The states of The Co-operation Council for the Arab States of the Gulf (GCC) including Qatar have some of the highest rates of T2DM in the world. Five of the International Diabetes Federation’s (IDF’s) ‘top 10’ countries for diabetes prevalence in 2010 and in 2030 are in this region [3]. In December 2011, the IDF showed that the prevalence of diabetes among adults aged 20 to 79 years in Qatar was 20.2% [2]. Also in Qatar, risk factors associated with diabetes were examined in a population-based study. As expected, obesity, hypertension, metabolic syndrome, and heart disease were found to increase the likelihood of having diabetes. In addition, smoking habits and family history of diabetes were major contributors to diabetes [4].

The goal of treatment in T2DM is to achieve and maintain optimal Blood Glucose (BG), lipid, and Blood Pressure (BP) levels to prevent or delay chronic complications of diabetes [5]. A patient’s glycosylated hemoglobin (HbA1c) level is an indicator of the status of glycemic control over the previous 3 months. A cut-off point of < 7% indicates optimal glycemic control. Each percentage point reduction in HbA1c was associated with a 35% reduction in micro-vascular complications and a 7% reduction in all-cause mortality [6]. Glycemic control was found to be associated with many factors such as age, race/ethnicity, duration of diabetes, type and number of medications taken, obesity, psychological variables, and family support [7].

Promotion of Physical Activity (PA) is one of the most important and effective strategies for reducing the risk of several chronic diseases including T2DM, Cardiovascular Diseases (CVD), osteoporosis, obesity and some types of cancer [8].

Compliance of diabetic patients with medical advice is essential for controlling the disease; it is affected by many factors related to the patient, the disease, the physician and the family [9].

During recent decades T2DM became a major public health problem affecting huge number of the population with multiple complications that decrease the health-related quality of life and contribute to suboptimal physical and mental functioning and earlier mortality. Poor glycemic control is associated with higher rate of complications and worse prognosis among diabetic patients. Identification of factors associated with poor glycemic control may help in planning for more comprehensive strategy of care, and better quality of life of diabetic patients.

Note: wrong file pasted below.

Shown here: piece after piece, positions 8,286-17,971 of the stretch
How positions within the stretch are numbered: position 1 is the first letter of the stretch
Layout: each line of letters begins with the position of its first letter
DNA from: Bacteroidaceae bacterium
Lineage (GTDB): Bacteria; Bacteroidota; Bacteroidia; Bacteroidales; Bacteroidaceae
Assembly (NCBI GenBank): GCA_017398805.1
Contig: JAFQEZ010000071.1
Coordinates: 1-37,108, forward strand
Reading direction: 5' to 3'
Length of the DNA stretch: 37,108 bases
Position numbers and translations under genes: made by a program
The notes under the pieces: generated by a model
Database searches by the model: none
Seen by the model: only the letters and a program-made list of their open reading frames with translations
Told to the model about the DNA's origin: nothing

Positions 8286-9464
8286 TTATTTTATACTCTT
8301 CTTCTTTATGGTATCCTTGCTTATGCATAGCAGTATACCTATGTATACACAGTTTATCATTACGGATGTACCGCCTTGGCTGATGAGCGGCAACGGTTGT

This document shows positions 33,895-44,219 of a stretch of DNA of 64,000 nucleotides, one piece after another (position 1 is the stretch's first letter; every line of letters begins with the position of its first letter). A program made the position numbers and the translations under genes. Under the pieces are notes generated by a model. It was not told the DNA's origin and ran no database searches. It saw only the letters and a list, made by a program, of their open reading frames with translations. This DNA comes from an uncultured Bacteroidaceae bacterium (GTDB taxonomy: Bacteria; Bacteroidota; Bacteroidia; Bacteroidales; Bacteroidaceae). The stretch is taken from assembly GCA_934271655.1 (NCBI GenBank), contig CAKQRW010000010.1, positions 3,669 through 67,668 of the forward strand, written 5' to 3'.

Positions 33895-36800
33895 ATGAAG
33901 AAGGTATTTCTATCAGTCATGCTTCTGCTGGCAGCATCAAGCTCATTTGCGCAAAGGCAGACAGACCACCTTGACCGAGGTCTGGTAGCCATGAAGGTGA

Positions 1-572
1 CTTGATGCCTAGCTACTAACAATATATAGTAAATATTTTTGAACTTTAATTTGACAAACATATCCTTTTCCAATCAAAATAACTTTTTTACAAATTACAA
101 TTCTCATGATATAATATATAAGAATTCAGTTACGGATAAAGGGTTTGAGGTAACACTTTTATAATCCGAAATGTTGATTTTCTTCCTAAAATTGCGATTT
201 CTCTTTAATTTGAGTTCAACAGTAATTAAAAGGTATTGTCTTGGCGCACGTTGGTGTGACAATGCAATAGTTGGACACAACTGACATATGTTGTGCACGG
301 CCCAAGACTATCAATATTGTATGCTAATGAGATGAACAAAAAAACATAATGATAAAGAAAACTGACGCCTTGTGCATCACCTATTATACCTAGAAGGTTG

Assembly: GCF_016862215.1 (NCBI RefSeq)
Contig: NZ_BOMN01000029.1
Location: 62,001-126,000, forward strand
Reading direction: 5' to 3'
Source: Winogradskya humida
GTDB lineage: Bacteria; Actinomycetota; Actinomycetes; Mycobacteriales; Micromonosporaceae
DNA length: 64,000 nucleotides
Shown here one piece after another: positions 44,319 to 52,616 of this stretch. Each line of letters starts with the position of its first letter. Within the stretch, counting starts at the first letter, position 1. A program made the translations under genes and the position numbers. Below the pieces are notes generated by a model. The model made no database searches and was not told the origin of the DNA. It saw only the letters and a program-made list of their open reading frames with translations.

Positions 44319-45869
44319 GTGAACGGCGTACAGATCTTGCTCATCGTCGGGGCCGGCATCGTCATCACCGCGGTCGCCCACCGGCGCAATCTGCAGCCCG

Based on the above, this work is essential to propose an appropriately tailored and culturally relevant approach for intervention. The main goal of this study is identifying some of the most relevant factors associated with poor glycemic control among diabetic patients attending Primary Health Care Centers in Qatar.

Materials and Methods

Study design and settings

A cross-sectional approach was utilized in this study. The study was conducted at non-communicable disease (NCD) clinics in health centers related to the Primary Health Care Corporation (PHCC).

Study population and data collection

Participants were adults diagnosed with T2DM and registered in the NCD clinics. Inclusion criteria included being adult aged 18 years or more, with history T2DM and willing to participate. Patients with communication problems (unable to answer the questions as those with dementia, dysarthria, and hearing impairment) were excluded.

Different tools have used in data collection included pre-coded structured interviewing questionnaire, anthropometric measurements and review of medical records.

Sample size calculation and sampling technique

Initial sample size calculated was 335. After adding a design effect, the total sample size became 510. Stratified cluster sample technique with proportional allocation was utilized. Simple random sampling conducted to select nine health centers; three from each geographical region covered the country. A systematic random sampling technique utilized to recruit the participants.

Definitions of Study Variables

Dependent variable

Glycemic Control measured by HbA1c percent which indicates the glycemic control during the past three months. A HbA1c level >7% categorized as poor control, while HbA1c ≤ 7% categorized as good control [10,11]. The last HbA1c reading within the medical record of the participant was used.

Independent variables

Glycemic control relation with several independent variables were assessed within this study. The list of these variables included duration of diabetes mellitus, adherence to (diet, medication, and follow up at the clinic), management strategy, Comorbidities (frequency and type) based on documented diagnosis, blood pressure control (less than 140/80 mmHg or less than 130/80 in presence of nephropathy was considered as controlled), [12] blood lipid control (desirable/undesirable) (low density lipoprotein cholesterol “LDL-C”, high density lipoprotein cholesterol “HDL-C”, Triglyceride level), body mass index (BMI), and diabetic complications (frequency and type) based on documented diagnosis.